2005The Constant GardenerSir Bernard Pellegrin
2006Underworld: EvolutionViktor
2006StormbreakerAlan Blunt
2006Flushed AwayWhitey
2006Notes on a ScandalRichard Hart
2007Hot FuzzCh. Insp. Kenneth
2007Pirates of the Caribbean: At World's EndDavy Jones
2008ValkyrieFriedrich Olbricht
2009Underworld: Rise of the LycansViktor
2009The Boat That RockedQuentin
2009G-ForceLeonard Saber
2009Astro BoyProfessor Simon Elefun/RobotskyVoice only
2009StatuesqueMr. JellabyShort film
2009Glorious 39Sir Alexander
2010Wild TargetVictor Maynard
2010Harry Potter and the Deathly Hallows – Part 1Rufus Scrimgeour
2011RangoRattlesnake JakeVoice only
2011Chalet GirlRichard
2011Arthur ChristmasGrandsantaVoice only
2011The Man with the Stolen HeartNarratorVoice only[20]
2012The Best Exotic Marigold HotelDouglas
2012Wrath of the TitansHephaestus
2012Total RecallMatthias Lair
2013Great White Shark 3DNarrator[21]Voice only
2013Jack the Giant SlayerFallon (Big Head)Voice only
2013The World's EndThe NetworkVoice only
2013About TimeJames Lake
2014I, FrankensteinNaberius
2014The Best Exotic Marigold Hotel 2DouglasFilming
2014PridePost-Production

Television[edit]

YearTitleRoleNotes
1981AgonyVincent FlashSeason 2
1982MinderOatesEpisode: "Looking for Micky"
1985The Last Place on EarthCecil Meares
1991The Men's RoomMark CarletonBBC miniseries
1991BergeracEpisode: "All for Love"
1994WycliffeDavid CleeveEpisode: "The Four Jacks"
1995Llety Piod
1998Kiss Me KateCameron
2000LongitudeLord Sandwich
2002Auf Wiedersehen, PetJeffrey GraingerSeason 3
2002The Inspector Lynley MysteriesEpisode: "Well Schooled in Murder"
2003State of PlayCameron Foster
2003The Lost PrinceArthur Bigge, 1st Baron Stamfordham
2004He Knew He Was RightColonel Osborne
2005The Girl in the CaféLawrence
2005Gideon's DaughterGideon Warner
2010Doctor WhoDr. BlackUncredited; episode "Vincent and the Doctor"
2011Page EightJohnny Worricker

Video games[edit]

YearTitleVoice
2009G-ForceLeonard Saber
2013Disney InfinityDavy Jones
2014The Elder Scrolls OnlineKing Emeric

Awards and nominations[edit]

YearNominated workAwardCategoryResult
1998Still CrazySatellite AwardBest Supporting Actor in a Motion Picture – Comedy or MusicalNominated
2001Lawless HeartLos Angeles Film Critics Association AwardBest Supporting ActorWon
2001Lawless HeartBIFA AwardBest Performance by an Actor in a British Independent FilmNominated
2002AKALos Angeles Film Critics Association AwardBest Supporting ActorWon
2003Love ActuallyBAFTA AwardBAFTA Award for Best Actor in a Supporting RoleWon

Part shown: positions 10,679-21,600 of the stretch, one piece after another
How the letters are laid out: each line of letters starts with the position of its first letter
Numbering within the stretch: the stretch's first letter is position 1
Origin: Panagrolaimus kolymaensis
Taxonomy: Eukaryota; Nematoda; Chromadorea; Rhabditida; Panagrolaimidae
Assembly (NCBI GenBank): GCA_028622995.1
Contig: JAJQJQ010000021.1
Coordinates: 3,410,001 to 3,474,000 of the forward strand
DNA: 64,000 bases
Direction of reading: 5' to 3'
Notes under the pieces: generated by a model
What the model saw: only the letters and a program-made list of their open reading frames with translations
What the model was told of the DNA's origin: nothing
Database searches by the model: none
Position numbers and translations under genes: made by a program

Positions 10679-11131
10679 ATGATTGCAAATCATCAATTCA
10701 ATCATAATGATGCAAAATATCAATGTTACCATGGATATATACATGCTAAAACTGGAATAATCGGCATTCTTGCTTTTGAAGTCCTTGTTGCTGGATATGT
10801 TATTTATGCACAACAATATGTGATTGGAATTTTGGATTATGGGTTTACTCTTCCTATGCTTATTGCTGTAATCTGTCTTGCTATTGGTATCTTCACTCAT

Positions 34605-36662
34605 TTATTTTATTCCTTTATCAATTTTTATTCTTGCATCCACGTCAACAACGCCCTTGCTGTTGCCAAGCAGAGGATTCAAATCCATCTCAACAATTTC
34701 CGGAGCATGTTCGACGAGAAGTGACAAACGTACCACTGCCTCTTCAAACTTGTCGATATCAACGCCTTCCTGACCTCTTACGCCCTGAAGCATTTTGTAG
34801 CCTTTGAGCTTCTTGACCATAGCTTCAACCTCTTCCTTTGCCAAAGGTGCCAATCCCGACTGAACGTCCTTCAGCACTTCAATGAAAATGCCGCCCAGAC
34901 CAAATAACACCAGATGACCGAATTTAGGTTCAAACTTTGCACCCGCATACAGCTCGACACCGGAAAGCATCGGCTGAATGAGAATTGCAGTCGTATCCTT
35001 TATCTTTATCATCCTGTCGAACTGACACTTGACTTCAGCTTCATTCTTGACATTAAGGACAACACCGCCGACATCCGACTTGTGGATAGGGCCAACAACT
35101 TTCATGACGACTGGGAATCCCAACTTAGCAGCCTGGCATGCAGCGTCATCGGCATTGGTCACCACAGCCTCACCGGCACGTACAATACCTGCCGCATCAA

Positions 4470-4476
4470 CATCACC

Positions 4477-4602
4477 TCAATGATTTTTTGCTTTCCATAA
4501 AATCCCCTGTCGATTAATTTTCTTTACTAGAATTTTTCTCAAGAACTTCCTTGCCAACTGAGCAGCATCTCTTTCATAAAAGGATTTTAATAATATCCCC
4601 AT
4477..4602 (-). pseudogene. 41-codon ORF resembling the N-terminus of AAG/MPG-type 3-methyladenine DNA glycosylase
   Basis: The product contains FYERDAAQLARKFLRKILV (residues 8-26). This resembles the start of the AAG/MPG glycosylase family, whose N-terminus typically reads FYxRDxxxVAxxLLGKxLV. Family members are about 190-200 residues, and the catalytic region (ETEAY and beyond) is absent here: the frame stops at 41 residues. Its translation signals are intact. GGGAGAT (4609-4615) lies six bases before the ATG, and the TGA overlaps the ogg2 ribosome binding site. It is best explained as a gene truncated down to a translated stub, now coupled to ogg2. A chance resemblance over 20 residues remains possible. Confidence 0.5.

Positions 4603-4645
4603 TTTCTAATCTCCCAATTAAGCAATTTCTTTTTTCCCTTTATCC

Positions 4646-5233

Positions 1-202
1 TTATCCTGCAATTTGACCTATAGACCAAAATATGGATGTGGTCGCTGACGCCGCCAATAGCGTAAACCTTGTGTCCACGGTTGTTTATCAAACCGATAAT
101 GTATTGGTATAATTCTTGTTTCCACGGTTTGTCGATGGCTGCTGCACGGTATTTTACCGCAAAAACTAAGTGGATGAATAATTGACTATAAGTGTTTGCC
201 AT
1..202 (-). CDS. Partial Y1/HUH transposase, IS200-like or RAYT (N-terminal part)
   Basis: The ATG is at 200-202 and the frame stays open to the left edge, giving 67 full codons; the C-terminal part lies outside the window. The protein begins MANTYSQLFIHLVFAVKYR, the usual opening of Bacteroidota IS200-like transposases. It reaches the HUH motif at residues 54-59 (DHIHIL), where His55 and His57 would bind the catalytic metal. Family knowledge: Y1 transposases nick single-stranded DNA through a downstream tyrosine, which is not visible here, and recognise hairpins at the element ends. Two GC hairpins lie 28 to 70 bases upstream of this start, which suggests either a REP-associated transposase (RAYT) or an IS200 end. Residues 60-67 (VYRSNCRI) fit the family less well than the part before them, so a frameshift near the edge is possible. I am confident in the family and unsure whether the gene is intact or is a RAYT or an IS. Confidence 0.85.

2003Love ActuallyLos Angeles Film Critics Association AwardBest Supporting ActorWon
2003Love ActuallyEvening Standard British Film AwardsPeter Sellers Award for ComedyWon
2003Love ActuallyWashington D.C. Area Film Critics Association AwardBest EnsembleWon
2003Love ActuallyPhoenix Film Critics Society AwardBest CastNominated
2003Love ActuallySatellite AwardBest Supporting Actor in a Motion Picture – Comedy or MusicalNominated
2003I Capture the CastleLos Angeles Film Critics Association AwardBest Supporting ActorWon
2003State of PlayBritish Academy Television AwardBest ActorWon
2003The Lost PrinceSatellite AwardBest Supporting Actor – Series, Miniseries or Television FilmWon
2005Pirates of the CaribbeanTeen Choice AwardsChoice SleazebagWon
2005Pirates of the CaribbeanMTV Movie AwardMTV Movie Award for Best VillainNominated
2005Pirates of the CaribbeanSaturn AwardSaturn Award for Best Supporting ActorNominated
2005The Girl in the CaféGolden Globe AwardBest Performance by an Actor in a Mini-Series or a Motion Picture Made for TelevisionNominated
2005Gideon's DaughterGolden Globe AwardBest Performance by an Actor in a Mini-Series or a Motion Picture Made for TelevisionWon
2005Gideon's DaughterSatellite AwardBest Actor – Miniseries or Television FilmWon
2007Pirates of the CaribbeanTeen Choice AwardsChoice SleazebagWon
2011Page EightGolden Globe AwardBest Actor – Miniseries or Television FilmNominated
2011Page EightSatellite AwardBest Actor – Miniseries or Television FilmNominated

Selected performances[edit]

Theatre[edit]

Radio[edit]

DateTitleRoleAuthorDirectorStation
8 March 198130 August 1981The Lord of the RingsSam GamgeeJ.R.R. Tolkien dramatised by Brian Sibley and Michael BakewellJane Morgan and Penny LeicesterBBC Radio 4
18 October 198315 November 1983Yes, MinisterFrank WeiselAntony Jay and Jonathan Lynn adapted for radio by Pete AtkinPete AtkinBBC Radio 4
26 December 1993ArcadiaBernard NightingaleTom StoppardDavid BenedictusBBC Radio 3
30 April 1994Ancient EnemiesElizabeth NorthBBC Radio 4
21 August 1999So Much BloodCharles ParisSimon Brett dramatised by Bert CoulesGaynor MacfarlaneBBC Radio 4 Saturday Play
6 January 2002Blue/OrangeJoe PenhallBBC Radio 4
21 March 2003Baldi: The Book CaseO'ConnorSimon BrettMark LambertBBC Radio 4 Afternoon Play